The Hornets are a very athletic team. From Kemba Walker to Malik Monk to Bridges, the roster is loaded with players whose intangibles are superior to other teams.
Another strength that should be noted is the wing depth that Charlotte has. While Jeremy Lamb and Nicolas Batum may not be impressive starters, the Hornets have Malik Monk, Dwayne Bacon, Bridges, and Michael Kidd-Gilchrist all on the bench. The ability to rotate role players onto the floor while taking minimal talent away is not something that should be taken for granted.
Finally, the depth at point-guard has largely improved from the past few seasons. Parker, though he may be old, is one of the best point guards of all time. Not to mention, Monk and Devonte’ Graham could also get some run at point should Parker underperform or get injured. Again, the ability to function as an offense without Kemba Walker on the court has been something Charlotte has struggled with in recent years, and it appears, at least right now, that they have addressed that.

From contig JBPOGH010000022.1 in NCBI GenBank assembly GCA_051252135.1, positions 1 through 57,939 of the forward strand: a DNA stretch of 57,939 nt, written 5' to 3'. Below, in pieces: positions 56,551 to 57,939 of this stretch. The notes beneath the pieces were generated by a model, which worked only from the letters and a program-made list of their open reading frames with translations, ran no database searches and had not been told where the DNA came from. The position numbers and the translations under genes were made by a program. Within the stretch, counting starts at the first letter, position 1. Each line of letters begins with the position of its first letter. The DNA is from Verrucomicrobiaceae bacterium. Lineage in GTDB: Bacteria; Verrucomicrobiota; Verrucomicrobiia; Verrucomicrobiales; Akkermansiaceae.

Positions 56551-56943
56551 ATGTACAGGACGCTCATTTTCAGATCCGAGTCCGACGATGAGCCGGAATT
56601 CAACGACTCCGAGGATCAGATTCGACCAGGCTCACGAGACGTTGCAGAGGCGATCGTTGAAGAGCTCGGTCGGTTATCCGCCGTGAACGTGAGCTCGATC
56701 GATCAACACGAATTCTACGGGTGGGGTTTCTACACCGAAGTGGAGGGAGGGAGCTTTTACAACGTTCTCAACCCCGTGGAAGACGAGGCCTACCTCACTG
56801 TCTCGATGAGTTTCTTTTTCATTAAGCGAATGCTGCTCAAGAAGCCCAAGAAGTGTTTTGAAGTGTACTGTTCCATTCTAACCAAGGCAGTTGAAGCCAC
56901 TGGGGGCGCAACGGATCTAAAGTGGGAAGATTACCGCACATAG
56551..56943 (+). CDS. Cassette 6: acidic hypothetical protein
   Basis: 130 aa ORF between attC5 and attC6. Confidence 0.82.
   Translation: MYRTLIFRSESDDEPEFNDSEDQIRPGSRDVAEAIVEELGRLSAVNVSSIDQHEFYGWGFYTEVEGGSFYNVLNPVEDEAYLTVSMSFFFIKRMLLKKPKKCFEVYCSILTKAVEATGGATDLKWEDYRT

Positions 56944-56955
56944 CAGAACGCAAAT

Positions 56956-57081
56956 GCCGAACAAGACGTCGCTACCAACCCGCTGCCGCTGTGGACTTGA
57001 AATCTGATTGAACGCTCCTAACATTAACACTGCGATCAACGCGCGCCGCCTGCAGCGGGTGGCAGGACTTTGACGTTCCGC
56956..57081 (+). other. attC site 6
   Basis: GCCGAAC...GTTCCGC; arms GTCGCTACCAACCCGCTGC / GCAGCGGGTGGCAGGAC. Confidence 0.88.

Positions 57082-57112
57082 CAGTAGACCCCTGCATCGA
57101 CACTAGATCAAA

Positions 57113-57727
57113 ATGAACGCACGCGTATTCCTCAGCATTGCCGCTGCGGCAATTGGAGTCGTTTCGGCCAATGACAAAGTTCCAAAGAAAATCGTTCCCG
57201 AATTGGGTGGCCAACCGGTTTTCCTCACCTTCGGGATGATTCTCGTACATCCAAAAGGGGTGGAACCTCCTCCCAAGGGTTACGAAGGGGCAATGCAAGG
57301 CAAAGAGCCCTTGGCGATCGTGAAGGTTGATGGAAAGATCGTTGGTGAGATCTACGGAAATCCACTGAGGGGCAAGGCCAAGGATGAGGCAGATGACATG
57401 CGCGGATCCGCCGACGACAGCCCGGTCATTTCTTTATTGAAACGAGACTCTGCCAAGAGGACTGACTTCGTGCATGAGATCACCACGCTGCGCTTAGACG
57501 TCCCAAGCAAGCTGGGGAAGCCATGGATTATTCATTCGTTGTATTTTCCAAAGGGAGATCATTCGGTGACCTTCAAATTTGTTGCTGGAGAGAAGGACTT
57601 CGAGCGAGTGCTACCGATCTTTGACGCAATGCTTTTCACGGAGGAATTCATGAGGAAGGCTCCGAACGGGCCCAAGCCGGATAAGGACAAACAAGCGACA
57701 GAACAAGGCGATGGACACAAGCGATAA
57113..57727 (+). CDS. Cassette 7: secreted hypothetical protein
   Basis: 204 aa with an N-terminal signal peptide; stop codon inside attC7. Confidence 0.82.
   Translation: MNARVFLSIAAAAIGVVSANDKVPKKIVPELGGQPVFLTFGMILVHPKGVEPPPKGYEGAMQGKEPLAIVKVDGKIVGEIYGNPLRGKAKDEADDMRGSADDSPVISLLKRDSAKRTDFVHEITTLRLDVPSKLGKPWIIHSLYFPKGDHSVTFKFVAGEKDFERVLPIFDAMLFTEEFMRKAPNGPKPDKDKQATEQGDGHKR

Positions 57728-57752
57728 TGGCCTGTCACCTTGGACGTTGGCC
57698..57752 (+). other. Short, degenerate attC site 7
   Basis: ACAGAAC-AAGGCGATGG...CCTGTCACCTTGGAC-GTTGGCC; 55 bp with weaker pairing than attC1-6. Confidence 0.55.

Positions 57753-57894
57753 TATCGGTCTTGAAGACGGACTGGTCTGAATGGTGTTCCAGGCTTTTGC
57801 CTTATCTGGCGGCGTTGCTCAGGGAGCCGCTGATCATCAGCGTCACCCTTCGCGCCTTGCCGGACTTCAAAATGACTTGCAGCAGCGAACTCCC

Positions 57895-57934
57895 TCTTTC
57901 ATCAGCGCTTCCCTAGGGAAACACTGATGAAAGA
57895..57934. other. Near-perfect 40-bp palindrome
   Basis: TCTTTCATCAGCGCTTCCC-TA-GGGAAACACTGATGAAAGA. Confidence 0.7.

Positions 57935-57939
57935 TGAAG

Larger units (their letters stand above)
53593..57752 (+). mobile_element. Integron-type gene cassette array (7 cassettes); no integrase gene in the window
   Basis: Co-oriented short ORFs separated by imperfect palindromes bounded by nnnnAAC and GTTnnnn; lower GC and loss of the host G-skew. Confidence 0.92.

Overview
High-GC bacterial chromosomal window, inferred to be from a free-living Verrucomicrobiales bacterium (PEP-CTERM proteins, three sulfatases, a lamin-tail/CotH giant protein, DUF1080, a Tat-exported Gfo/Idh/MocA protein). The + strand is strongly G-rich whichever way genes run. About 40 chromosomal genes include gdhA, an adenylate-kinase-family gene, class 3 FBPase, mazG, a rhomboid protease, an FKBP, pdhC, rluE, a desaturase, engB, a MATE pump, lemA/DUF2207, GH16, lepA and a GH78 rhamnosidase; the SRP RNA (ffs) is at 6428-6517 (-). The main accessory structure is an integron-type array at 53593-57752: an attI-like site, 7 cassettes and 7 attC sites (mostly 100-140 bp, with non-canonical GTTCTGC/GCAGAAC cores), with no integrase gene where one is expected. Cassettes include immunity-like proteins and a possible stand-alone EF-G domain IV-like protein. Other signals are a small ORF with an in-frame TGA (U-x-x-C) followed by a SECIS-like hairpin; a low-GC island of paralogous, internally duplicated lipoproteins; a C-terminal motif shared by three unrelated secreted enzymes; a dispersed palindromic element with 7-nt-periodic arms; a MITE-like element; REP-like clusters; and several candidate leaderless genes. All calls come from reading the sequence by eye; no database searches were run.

What are the team’s biggest weaknesses?
Marvin Williams would be a nice role player for most NBA teams, but for the Hornets, he’s asked to start. I don’t want to sound too negative, but Williams just isn’t the same player he was in 2016 — and he’s only getting older.
Charlotte doesn’t really have much power forward depth in general. After Williams, Michael Kidd-Gilchrist has seen most of the action in the preseason. And while Kidd-Gilchrist has been decent playing the four, he is literally learning a new position and was a fringe starter at small forward in seasons prior.